US-based Electrical Geodesics (EGI) has received an investigational device exemption (IDE) from US Food and Drug Administration (FDA) to conduct clinical trials of its Geodesic Transcranial Electrical Neuromodulation (GTEN) device as a treatment for managing epilepsy.
The trials are designed to show the safety and feasibility of GTEN neuromodulation device in the management of epilepsy.
Designed to evaluate and treat 20 patients, the initial trial in epilepsy is planned to be conducted at two centres, Harborview Hospital at Washington University and at the company's own facility in Eugene under the direction of an external neurologist.
Following completion and based on results, the company will investigate routes to conduct pivotal studies and move towards clinical approval.
The FDA's IDE enables the investigational device to be used in a clinical trial in order to collect safety and effectiveness data required to support a premarket notification or 510(k) submission.
GTEN is the latest development of the company's GES 400 dense-array EEG platform, and will use its advanced head modelling technologies to understand areas of the brain where treatment should be focused.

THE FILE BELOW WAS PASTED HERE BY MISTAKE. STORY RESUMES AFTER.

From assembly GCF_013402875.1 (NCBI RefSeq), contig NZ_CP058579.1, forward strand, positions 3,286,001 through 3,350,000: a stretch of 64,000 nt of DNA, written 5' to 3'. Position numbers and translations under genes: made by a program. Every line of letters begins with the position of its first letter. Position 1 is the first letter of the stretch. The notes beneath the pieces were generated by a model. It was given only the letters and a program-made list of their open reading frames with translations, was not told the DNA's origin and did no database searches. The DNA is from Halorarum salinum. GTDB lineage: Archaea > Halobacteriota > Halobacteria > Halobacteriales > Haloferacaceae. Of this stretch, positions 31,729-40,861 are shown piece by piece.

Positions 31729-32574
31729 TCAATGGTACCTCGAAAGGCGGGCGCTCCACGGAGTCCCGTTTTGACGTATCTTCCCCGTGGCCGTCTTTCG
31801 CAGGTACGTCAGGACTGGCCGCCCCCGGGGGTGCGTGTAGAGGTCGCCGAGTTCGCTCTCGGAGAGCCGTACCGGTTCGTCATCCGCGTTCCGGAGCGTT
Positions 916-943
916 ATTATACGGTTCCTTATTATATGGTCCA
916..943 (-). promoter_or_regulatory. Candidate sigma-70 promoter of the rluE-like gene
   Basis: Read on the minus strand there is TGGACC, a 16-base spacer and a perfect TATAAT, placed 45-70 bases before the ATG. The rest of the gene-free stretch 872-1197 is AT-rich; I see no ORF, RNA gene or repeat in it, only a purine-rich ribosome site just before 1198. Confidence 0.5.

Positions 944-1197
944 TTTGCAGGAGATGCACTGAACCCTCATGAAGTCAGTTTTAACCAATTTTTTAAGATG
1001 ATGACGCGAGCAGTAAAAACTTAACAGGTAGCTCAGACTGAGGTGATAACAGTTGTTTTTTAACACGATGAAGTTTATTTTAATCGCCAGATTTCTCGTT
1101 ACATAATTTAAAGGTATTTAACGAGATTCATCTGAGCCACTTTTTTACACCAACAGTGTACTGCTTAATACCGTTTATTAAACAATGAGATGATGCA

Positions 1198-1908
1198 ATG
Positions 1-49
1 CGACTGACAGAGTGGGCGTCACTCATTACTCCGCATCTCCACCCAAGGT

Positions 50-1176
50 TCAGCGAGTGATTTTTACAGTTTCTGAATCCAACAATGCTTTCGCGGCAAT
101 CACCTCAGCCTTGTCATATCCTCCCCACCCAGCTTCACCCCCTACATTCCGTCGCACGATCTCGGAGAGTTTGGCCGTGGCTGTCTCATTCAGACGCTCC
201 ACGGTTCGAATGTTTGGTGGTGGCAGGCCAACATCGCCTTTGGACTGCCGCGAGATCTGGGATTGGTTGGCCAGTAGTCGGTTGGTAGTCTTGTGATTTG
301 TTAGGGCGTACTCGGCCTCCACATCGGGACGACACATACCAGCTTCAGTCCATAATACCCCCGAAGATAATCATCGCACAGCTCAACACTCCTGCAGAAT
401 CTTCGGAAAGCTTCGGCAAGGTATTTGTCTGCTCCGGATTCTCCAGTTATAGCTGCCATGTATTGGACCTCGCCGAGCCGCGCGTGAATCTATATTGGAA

The device delivers small amounts of highly targeted electrical current through a changing pattern of the device's 256 electrodes to direct treatment to the focal area and spare treatment to non-target areas.
The company said during and after treatment the same device and electrodes can record brain activity to monitor safety and effects of the product.
Epilepsy is a life-threatening and debilitating condition where more than 25% of patients are drug refractory or resistant, where seizures result from electrical discharges, which frequently derive from a single source of abnormal or damaged brain tissue.
Most brain neuromodulation devices are contraindicated in epilepsy, as seizures might be induced rather than modulated or reduced.
According to research, well-directed magnetic or electrical stimulation can reduce the incidence of interictal spikes.